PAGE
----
6th Edition PMBOK® Guide–Process 4.6 Perform Integrated Change Control: Tools & Techniques


Oksy, you now have been given a change request as an input to this process.   How do you actually go about evaluating the request so you can either accept or reject it?   The following blog post lists the tools & techniques you will need to use in order to do this.

4.6.2 Perform Integrated Change Control:  Tools & Techniques

4.6.2.1  Expert Judgment

Any time you have a decision-making process, like this one, PMI is going to at minimum recommend two tools:  Expert Judgment and Meetings.   Expert judgment because you want the best inputs into the decision, and Meetings (see paragraph below) because you want the best forum to make that decision.

4.6.2.2  Change Control Tools

Change Control Tools in this context does not mean the Change Control Board alone, but also the tools used, let’s say, if a change request is approved.  (If the change is rejected, it gets recorded in the project document called the change log.)

If a request is approved, that means there will have to be changes in the project management plan.   How can you make sure that everybody working on the project or stakeholders monitoring the project use the “new and improved” version of the project management plan, and don’t up using one of the older, obsolete versions instead?   That is where the configuration management plan comes in.    The details of these activities are contained in the PMBOK Guide.

The other tools used are for managing the change request and the resulting decisions, including action items to implement the change.   These tools have to be accessible to all those who responsible for implementing those changes.

4.6.3.3  Data Analysis

Cost-benefit analysis helps analyze the requested change in terms of costs and benefits:  will the costs of the change be more than the benefits it will create?

Alternatives analysis uses criteria to evaluate the change requests so that they may not only be accepted or rejected, but perhaps modified by alternatives.

4.6.2.4  Decision Making

These techniques include the following:

  • Voting–get take the form of unanimity, majority, or plurality (the most votes even if no one block of votes gets a clear majority)
  • Autocratic decision making–one individual takes the responsibility for making the decision for the entire group
  • Multicriteria decision analysis–a systematic analytical approach to evaluate requested changes according to a set of predefined criteria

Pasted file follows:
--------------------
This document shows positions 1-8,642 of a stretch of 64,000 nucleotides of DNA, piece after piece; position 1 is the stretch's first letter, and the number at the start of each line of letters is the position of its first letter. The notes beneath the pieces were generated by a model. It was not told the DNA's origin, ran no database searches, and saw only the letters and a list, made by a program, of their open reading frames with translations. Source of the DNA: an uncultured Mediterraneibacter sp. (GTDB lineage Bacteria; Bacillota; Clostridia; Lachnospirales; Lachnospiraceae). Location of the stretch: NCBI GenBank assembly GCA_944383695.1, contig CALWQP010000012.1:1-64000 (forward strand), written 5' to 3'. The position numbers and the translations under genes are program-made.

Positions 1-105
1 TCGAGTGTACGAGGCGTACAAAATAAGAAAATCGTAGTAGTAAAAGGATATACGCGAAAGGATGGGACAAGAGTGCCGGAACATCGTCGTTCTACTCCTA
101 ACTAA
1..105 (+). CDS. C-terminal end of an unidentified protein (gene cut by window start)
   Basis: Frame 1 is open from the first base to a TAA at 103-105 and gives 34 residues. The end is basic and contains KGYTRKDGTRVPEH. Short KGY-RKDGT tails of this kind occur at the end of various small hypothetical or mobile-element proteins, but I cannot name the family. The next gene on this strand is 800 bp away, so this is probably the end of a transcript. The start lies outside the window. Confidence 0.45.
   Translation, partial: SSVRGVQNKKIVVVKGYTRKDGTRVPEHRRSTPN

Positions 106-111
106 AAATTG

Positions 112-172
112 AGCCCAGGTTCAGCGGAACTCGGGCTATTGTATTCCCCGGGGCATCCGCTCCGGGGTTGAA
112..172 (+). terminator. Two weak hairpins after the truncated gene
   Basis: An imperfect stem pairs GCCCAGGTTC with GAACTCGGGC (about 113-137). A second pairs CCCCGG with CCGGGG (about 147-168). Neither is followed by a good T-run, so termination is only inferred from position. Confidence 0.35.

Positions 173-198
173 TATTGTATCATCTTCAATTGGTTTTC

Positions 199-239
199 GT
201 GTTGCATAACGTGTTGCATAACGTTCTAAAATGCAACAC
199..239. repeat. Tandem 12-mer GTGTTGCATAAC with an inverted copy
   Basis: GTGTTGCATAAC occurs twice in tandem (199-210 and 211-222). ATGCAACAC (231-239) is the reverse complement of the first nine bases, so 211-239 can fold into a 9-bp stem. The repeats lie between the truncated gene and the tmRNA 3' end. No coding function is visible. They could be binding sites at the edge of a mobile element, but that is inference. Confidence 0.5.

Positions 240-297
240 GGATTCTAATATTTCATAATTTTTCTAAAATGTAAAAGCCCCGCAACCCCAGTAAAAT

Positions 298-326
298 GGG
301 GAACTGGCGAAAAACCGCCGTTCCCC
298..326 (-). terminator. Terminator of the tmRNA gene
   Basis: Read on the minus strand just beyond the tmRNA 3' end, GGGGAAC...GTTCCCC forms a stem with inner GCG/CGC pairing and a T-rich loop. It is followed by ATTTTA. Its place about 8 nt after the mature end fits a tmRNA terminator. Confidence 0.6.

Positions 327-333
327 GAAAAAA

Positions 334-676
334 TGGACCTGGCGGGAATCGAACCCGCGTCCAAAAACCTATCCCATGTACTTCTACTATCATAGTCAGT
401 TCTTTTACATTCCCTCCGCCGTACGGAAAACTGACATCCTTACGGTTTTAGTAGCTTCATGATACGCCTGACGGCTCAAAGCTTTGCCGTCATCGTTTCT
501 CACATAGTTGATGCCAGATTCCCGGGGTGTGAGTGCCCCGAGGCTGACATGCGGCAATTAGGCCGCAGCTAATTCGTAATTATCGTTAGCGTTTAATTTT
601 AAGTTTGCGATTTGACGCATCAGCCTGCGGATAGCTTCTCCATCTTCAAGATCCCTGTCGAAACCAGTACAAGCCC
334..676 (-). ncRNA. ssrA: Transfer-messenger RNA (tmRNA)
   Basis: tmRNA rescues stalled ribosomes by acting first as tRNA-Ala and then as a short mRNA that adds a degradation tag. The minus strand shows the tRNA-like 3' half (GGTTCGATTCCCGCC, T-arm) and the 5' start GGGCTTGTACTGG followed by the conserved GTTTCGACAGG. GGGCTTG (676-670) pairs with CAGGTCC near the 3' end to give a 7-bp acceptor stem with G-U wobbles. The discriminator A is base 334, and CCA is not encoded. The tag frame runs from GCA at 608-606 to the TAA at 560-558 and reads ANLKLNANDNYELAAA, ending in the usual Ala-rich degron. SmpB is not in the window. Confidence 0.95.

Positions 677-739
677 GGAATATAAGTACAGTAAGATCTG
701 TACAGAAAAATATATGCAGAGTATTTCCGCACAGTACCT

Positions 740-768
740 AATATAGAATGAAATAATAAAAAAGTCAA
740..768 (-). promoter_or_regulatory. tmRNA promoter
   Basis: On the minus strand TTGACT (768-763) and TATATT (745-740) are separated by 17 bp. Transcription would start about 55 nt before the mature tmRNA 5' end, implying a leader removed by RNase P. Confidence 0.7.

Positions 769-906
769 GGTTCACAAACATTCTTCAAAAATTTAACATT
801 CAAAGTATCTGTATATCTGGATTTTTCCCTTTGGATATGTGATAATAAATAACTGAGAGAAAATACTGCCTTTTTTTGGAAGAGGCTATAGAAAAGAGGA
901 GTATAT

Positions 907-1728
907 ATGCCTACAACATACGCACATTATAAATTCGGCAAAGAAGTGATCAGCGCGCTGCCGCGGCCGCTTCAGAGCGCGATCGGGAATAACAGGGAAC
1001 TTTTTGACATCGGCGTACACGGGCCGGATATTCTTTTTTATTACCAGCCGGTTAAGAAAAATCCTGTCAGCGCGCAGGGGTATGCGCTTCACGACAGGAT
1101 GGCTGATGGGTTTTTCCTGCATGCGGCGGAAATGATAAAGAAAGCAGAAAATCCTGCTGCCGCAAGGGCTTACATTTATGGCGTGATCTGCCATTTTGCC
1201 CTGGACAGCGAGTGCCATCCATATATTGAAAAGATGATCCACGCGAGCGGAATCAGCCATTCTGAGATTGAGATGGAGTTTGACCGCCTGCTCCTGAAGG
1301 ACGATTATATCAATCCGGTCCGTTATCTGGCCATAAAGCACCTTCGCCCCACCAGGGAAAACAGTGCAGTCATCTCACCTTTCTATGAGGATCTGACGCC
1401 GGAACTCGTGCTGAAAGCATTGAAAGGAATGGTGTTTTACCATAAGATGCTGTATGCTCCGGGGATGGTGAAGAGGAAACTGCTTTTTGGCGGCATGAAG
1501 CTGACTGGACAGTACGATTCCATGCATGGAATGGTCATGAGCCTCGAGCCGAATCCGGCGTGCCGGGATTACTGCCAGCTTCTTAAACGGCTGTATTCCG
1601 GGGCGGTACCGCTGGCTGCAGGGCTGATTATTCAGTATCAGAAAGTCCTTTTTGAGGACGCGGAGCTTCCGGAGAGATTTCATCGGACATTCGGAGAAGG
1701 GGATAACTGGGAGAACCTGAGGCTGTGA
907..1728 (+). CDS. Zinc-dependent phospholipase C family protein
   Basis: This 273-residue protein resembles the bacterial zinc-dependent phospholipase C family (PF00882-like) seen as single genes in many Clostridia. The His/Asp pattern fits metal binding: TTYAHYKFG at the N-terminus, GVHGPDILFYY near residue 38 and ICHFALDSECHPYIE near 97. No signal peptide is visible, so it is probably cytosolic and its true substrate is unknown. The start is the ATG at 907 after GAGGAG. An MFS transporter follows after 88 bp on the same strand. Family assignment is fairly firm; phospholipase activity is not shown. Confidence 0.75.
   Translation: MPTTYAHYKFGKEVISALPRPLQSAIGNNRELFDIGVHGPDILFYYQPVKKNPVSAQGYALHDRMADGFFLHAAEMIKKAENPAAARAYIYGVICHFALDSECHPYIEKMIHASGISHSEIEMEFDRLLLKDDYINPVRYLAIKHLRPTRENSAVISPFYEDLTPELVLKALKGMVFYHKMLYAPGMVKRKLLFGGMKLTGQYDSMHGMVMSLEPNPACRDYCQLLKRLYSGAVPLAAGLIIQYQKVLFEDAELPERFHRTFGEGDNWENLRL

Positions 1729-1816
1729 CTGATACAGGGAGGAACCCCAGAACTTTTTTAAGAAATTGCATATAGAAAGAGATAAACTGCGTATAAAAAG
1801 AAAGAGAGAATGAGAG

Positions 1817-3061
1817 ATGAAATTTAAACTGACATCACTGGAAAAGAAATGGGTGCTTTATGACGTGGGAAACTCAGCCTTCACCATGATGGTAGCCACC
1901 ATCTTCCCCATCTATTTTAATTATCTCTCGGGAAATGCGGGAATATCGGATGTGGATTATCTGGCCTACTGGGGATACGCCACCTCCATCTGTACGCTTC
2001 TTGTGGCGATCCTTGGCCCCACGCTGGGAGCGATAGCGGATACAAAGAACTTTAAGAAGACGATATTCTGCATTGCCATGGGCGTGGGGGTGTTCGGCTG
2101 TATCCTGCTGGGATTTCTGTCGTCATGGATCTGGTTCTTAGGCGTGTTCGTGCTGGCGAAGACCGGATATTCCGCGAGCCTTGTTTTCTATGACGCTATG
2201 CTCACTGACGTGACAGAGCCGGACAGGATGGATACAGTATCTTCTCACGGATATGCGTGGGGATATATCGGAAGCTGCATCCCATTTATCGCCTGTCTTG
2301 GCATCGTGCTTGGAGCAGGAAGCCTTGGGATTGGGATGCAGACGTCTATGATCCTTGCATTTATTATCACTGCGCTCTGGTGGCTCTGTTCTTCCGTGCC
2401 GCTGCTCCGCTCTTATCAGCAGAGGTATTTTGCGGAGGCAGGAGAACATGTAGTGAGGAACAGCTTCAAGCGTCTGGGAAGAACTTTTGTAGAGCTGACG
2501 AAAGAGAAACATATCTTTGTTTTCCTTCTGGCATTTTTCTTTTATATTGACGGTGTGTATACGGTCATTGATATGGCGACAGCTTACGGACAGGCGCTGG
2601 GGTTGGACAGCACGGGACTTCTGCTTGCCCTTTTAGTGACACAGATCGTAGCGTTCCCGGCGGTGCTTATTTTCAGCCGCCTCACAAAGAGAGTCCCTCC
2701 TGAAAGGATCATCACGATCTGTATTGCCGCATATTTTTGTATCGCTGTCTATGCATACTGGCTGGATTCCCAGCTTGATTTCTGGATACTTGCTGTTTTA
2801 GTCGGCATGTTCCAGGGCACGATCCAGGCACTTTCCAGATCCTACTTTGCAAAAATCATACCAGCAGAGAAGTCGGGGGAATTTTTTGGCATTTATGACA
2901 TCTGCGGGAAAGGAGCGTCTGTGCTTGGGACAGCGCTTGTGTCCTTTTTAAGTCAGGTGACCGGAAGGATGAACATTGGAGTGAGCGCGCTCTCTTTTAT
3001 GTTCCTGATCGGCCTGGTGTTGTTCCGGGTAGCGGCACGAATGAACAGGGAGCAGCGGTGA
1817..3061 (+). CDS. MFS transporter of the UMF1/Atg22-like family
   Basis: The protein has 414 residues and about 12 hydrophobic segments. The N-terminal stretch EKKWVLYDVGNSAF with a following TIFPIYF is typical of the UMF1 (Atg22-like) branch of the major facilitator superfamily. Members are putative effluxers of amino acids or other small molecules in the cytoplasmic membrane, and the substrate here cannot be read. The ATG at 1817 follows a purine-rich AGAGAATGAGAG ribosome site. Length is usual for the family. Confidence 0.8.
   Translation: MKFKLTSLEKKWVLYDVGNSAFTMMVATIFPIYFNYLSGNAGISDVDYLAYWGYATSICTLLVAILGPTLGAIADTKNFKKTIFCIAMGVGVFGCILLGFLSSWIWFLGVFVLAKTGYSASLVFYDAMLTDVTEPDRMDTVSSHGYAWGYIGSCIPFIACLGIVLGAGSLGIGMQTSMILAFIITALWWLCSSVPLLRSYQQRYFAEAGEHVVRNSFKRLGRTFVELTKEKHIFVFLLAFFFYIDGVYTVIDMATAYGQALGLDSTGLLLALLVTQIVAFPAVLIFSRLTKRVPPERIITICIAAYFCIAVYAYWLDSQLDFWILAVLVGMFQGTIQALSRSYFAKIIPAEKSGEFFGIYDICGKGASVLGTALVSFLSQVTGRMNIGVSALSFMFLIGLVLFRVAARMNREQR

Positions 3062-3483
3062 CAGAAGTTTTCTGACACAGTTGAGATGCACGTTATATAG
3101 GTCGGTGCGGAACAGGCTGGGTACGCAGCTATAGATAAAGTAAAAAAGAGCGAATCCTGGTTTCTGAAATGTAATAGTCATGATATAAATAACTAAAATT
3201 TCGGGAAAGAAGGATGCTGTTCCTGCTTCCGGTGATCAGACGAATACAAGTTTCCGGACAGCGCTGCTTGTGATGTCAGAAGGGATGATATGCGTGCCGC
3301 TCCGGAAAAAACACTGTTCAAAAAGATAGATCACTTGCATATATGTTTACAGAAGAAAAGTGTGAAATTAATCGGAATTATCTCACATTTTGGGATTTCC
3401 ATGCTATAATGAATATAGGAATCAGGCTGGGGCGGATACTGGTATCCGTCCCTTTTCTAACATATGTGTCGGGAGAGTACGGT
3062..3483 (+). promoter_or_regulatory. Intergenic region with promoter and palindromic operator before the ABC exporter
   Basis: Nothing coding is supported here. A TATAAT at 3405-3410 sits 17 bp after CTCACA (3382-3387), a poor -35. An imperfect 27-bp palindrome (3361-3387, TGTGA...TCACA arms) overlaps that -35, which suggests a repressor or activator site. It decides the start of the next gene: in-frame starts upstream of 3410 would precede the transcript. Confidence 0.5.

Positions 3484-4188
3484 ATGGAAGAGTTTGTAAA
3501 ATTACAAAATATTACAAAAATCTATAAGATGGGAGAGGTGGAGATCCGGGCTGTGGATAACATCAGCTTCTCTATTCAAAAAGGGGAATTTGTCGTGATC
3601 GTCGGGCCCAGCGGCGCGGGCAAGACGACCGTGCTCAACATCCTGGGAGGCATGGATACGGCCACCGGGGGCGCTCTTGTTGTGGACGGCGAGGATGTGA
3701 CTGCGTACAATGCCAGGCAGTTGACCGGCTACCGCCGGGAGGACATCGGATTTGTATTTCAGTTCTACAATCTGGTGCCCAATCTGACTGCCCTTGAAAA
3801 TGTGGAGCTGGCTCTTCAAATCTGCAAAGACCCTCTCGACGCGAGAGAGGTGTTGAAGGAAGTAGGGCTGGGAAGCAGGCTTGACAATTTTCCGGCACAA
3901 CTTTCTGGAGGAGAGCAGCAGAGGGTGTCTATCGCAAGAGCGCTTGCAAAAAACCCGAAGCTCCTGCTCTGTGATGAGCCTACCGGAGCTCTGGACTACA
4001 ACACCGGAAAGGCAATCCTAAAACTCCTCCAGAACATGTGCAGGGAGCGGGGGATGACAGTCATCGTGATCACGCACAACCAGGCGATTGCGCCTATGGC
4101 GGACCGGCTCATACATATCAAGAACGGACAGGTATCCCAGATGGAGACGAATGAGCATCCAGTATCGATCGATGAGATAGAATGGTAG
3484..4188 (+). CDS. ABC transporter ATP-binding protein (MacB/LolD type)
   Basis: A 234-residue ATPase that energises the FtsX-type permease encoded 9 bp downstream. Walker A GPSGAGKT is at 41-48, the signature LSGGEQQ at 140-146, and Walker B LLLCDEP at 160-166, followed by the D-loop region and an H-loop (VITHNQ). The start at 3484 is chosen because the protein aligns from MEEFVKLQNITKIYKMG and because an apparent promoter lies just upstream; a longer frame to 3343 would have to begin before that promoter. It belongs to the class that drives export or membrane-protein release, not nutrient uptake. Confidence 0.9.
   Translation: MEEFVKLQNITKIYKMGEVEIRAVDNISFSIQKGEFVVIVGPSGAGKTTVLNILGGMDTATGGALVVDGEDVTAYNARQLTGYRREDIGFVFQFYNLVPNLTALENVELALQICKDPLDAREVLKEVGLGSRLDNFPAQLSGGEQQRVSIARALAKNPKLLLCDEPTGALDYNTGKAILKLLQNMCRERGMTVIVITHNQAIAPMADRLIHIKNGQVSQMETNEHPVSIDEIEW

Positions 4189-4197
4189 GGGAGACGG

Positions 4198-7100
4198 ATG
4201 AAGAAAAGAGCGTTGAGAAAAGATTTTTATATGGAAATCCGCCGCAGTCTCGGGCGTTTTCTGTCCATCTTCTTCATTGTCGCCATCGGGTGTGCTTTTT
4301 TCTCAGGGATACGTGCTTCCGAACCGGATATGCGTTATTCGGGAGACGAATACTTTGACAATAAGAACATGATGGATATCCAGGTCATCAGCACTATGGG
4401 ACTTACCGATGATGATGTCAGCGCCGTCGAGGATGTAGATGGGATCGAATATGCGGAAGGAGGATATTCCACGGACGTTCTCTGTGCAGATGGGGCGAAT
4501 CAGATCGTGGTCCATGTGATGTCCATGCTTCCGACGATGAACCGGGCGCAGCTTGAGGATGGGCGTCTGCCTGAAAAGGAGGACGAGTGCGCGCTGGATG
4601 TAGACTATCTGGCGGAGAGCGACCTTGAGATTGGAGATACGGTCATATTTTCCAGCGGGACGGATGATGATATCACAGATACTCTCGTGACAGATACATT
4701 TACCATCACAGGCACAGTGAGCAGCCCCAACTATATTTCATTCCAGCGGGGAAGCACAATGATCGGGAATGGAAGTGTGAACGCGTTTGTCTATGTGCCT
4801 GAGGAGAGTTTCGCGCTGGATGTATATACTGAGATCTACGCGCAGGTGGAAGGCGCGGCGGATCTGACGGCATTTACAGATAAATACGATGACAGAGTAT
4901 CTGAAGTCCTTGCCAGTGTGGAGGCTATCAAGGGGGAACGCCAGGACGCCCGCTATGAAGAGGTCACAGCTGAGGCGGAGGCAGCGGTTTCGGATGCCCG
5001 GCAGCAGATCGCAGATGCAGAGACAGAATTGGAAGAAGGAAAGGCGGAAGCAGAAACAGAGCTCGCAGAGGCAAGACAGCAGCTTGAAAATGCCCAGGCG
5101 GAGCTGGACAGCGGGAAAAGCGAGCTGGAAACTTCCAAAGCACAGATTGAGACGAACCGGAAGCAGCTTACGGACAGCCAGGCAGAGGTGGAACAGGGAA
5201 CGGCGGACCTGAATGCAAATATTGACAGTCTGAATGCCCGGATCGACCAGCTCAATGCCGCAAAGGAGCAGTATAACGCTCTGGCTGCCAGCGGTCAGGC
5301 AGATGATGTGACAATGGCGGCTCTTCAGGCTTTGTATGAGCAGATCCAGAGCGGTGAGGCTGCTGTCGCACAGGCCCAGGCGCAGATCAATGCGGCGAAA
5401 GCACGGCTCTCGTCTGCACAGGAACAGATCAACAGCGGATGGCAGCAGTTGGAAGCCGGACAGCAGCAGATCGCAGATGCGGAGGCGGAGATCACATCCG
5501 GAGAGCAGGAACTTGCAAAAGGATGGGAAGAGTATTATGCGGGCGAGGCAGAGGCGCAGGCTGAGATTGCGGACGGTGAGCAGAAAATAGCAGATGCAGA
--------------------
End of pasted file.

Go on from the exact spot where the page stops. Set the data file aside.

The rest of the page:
4.6.2.5  Meetings

Change control meetings are held by the change control board.   Remember the main work of this meeting is to analyze the impact the proposed change will have on constraints on the project such as time, cost, resources, or risks.    Then the requested changes are discussed along with any alternatives using the data analysis techniques outlined in paragraph 4.6.2.3.   Finally, a decision is made using the decision making techniques outlined in paragraph 4.6.2.4 and the results are communicated to the stakeholders, and the change is managed using change control tools outlined in paragraph 4.6.2.2.

The next post will cover the outputs of this process.

 

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6th Edition PMBOK® Guide–Process 4.6 Perform Integrated Change Control: Inputs


In the last process, 4.5 Monitor and Control Project Work, one of the main outputs that can occur as a result of that process are change requests, in the form of

  • Defect repair–an activity that modifies a nonconforming product or product component
  • Corrective action–an activity that realigns the performance of the project work with the project management plan
  • Preventive action–an activity that ensures the future performance of the project work is aligned with the project management plan.

There is a fourth type of change requests as well.   Let’s say that in analyzing the variance between the project work and the project management plan, that it was discovered that the project management plan was unrealistic because of information uncovered during the process 4.5 Monitor and Control Project Work.   Then the change request might be to change a component of the project management plan to fit a more realistic estimate.   So instead of changing the work to fit the plan as in the three categories above, you might have to change the plan to fit the work…